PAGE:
The substrate should be selected based on your tank mates. As a general rule, if you’ve got bottom-dwelling species like gobies and wrasses, you should go with fine sandy substrate. If the substrate has got too much gravel in it, it could hurt their fragile body.
It is necessary to use high-quality aqua space water filters to remove a wide range of chemicals and leave in essential minerals for your fish.
The choice of plants, water movement, and substrate largely depends on the needs of tank mates.
The Four Stripe Damselfish doesn’t have any special requirements for the lighting, but if kept with live rock, you’ll have to provide strong lighting.
What Do Damselfish Eat?
They’re an omnivorous species with a voracious appetite for just about anything that passes as ‘edible’. Their aggressive nature allows them to feed with larger fish. While they are classified as omnivorous, these fish lean towards eating meaty preparations.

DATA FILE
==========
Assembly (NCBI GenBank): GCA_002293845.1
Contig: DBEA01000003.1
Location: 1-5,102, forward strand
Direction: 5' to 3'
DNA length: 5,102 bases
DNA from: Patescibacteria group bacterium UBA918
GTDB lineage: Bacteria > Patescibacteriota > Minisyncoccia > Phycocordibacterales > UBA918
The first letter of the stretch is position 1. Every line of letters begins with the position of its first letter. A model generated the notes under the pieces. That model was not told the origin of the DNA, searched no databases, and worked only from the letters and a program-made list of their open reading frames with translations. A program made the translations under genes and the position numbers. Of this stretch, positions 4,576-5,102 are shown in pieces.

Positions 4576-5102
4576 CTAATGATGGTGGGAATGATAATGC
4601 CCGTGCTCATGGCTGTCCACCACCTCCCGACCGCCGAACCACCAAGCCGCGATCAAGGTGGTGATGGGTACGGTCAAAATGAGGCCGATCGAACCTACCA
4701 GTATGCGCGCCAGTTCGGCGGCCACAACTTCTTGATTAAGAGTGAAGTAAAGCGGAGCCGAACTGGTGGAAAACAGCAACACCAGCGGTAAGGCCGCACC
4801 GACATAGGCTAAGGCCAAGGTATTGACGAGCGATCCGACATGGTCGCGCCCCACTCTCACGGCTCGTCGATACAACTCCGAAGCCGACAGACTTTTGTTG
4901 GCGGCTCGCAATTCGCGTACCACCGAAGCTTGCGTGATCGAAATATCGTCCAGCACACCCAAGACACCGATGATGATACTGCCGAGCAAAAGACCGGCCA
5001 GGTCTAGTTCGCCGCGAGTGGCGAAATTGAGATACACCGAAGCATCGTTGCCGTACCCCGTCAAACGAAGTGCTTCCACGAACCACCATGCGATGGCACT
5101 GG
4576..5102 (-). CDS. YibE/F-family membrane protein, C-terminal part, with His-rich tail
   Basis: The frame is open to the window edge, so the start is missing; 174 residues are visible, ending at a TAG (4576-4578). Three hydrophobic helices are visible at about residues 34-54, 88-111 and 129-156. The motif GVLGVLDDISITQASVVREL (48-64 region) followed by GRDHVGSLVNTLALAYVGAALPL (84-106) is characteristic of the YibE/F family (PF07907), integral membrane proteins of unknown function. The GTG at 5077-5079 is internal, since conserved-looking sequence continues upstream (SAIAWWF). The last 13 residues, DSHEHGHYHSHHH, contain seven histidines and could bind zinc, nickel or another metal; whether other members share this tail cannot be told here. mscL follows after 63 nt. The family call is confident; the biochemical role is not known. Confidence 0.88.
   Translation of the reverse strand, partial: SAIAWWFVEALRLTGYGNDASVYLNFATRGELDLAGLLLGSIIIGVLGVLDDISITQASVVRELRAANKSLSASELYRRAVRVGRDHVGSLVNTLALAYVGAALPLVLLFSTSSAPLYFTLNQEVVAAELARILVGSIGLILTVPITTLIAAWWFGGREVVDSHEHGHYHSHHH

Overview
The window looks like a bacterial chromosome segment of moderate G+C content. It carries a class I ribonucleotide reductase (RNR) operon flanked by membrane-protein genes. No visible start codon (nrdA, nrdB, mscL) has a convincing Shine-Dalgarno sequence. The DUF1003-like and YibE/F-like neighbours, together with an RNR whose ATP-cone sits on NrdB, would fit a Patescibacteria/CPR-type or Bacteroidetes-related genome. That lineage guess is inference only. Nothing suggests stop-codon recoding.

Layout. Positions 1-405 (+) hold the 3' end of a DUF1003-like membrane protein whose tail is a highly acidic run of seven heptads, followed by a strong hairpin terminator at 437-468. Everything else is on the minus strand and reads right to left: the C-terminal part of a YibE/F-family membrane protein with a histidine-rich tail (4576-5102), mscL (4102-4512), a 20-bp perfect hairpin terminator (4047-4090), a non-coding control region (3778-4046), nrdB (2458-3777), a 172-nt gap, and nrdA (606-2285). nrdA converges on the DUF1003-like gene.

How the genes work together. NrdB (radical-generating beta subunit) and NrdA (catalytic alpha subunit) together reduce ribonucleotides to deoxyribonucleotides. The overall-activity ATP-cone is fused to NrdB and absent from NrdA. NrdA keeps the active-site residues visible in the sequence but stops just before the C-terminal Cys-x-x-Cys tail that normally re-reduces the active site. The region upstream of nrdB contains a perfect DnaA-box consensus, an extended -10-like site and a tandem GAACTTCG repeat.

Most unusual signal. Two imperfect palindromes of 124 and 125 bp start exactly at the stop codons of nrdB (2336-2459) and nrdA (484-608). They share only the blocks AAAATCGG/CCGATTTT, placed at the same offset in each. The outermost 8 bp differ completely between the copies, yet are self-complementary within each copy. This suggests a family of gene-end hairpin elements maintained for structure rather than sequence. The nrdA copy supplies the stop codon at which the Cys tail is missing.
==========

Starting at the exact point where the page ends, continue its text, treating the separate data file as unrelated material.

You should provide them with a varied diet for them to retain their color (and aggressive temper). Their diet should include flake, pellets, vegetables, frozen foods such as shrimp copepods, and squid, as well as other commercially prepared Damselfish food.
You’ll notice that the Four Stripe Damselfish will swim higher up the tank when it’s feeding time. As a general rule, feed them only as much as they can eat in 2 to 3 minutes, otherwise waste food could disrupt the tank’s mineral levels.
Four Stripe Damselfish Care: Dangers and Diseases
Like most Damselfish types, the Four Stripe Damselfish is extremely hardy and disease resistant. Ultimately, however, their ability to ward off illnesses depends on the tank’s conditions.
They’re so tough that back in the 1900s, it was advised to cycle a tank using Damselfish. This is considered animal abuse, so avoid doing this at all costs.
These fish are susceptible to suddenly dying. There are no signs of this happening, and the fish will just drop dead one day. This could be because they contracted a disease that other saltwater fish are vulnerable to. But this is pretty rare in most tanks and only happens when they are captured with an illness, so quarantining them is a good idea.
They are susceptible to Marine ich, also known as white spot disease or crypt, marine velvet disease, and Uronema disease. All these diseases take place because parasites are being allowed to proliferate in the tank unchecked.